News organisations need to take special care when reporting about ‘war stories’ – especially news stories about major battles. TV audiences are often more ’emotionally connected’ to these stories and they will judge you harshly if you make errors.
(The Battle of Long Tan)
In a recent stint as Deputy News Director and sub for a major Australian commercial channel, one of the biggest ‘saves’ was correcting a battle name for a story about the 50-th anniversary of the Battle of Long Tan in Vietnam.
It almost went to air in an update as the battle of Lone Pine – another major battle for Australians – but from a different war (WWI at Gallipoli).
Now, it’s a sub’s job to catch mistakes before they go to air. No big deal there.
My point to you is that all news organisations should have a heightened awareness when it comes to war stories. Whenever I’d see a story about a ‘war story’ I would give it extra time and attention. Whenever it was a news day including a war story – I’d pay special attention to the updates.
In part 1/2 on this topic, I mentioned how and why ‘war stories’ are so important to Australian audiences.
From my experience in the United States, war stories are very important to Americans too. Many families (including many of my US friends) have special connections to US war stories.
From my experience, ‘war stories’ pose special problems to news organisations.
- the audience’s heightened sensitivity to any errors
- younger reporters and producers may make mistakes because these stories may seem like ‘ancient history’ to them and they may NOT have as much knowledge about or care for these stories as much as their audience does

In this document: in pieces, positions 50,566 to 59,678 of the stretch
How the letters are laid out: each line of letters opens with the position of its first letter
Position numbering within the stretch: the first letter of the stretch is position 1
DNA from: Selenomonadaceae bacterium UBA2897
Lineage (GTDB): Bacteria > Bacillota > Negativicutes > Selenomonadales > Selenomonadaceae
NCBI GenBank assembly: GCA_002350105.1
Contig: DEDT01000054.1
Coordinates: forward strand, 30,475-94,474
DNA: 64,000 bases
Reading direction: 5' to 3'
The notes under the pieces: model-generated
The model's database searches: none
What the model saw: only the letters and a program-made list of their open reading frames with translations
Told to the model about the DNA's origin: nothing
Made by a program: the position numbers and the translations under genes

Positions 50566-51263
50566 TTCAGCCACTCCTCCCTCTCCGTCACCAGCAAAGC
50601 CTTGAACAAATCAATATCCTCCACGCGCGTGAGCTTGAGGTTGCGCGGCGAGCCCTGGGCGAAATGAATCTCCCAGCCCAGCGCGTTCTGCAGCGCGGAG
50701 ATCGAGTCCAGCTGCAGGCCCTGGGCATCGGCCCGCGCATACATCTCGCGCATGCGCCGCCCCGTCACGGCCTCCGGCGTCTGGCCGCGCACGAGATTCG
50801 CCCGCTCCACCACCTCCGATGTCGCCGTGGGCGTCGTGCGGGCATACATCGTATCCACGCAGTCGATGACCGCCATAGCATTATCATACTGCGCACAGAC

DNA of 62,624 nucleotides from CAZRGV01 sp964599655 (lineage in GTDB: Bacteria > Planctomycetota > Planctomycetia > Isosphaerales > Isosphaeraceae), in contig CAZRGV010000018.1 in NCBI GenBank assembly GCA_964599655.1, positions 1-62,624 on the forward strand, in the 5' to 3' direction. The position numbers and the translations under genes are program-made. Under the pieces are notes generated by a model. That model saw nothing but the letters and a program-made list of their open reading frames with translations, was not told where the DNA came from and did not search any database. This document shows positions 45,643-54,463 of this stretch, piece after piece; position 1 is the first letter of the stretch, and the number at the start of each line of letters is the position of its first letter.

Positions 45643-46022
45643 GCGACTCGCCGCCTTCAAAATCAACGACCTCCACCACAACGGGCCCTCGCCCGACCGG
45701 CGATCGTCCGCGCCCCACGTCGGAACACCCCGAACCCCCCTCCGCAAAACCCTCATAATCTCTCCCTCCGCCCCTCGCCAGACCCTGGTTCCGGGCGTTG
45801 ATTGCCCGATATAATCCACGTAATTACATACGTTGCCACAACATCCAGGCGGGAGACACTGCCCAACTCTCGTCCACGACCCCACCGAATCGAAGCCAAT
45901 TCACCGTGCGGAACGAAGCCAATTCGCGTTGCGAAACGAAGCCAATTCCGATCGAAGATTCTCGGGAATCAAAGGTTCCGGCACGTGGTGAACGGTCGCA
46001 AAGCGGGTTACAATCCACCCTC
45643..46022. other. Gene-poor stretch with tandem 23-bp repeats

- many battles happen in ‘foreign fields'(like France or Turkey or Vietnam – and more recently Afghanistan and Iraq) – so you have to be careful with spellings and pronunciation.
I was very lucky in my reporting days to train as an Accredited Correspondent with the Australian Defence Force (at a time of peace for Australia). I befriended and learned from journalists and ‘real’ war correspondents who are incredibly knowledgeable and experienced in stories about war.
I understand the pressure on modern news organisations to pump out an ever-increasing volume of news bulletins and updates. I also understand the importance of paying attention to avoiding mistakes in covering war stories.
As mentioned in Part 1 on this topic, 2016 was a big year for war stories.
2017 and 2018 will be big years too.
Because this is an area I am particularly interested in and passionate about, with the help of my ‘Australian battles expert’ colleagues – I’ve developed quick training sessions and resources to help newsrooms prepare to cover the big war stories coming up in 2017 and 2018.
Newsrooms are busy places and are usually focussed on the news of the day. My colleagues and I have done the heavy work – carefully studying the various military/Anzac Day style guides to help the media and distilling the most common errors for reporters and subs and producers to avoid.
Here’s a link to part 1: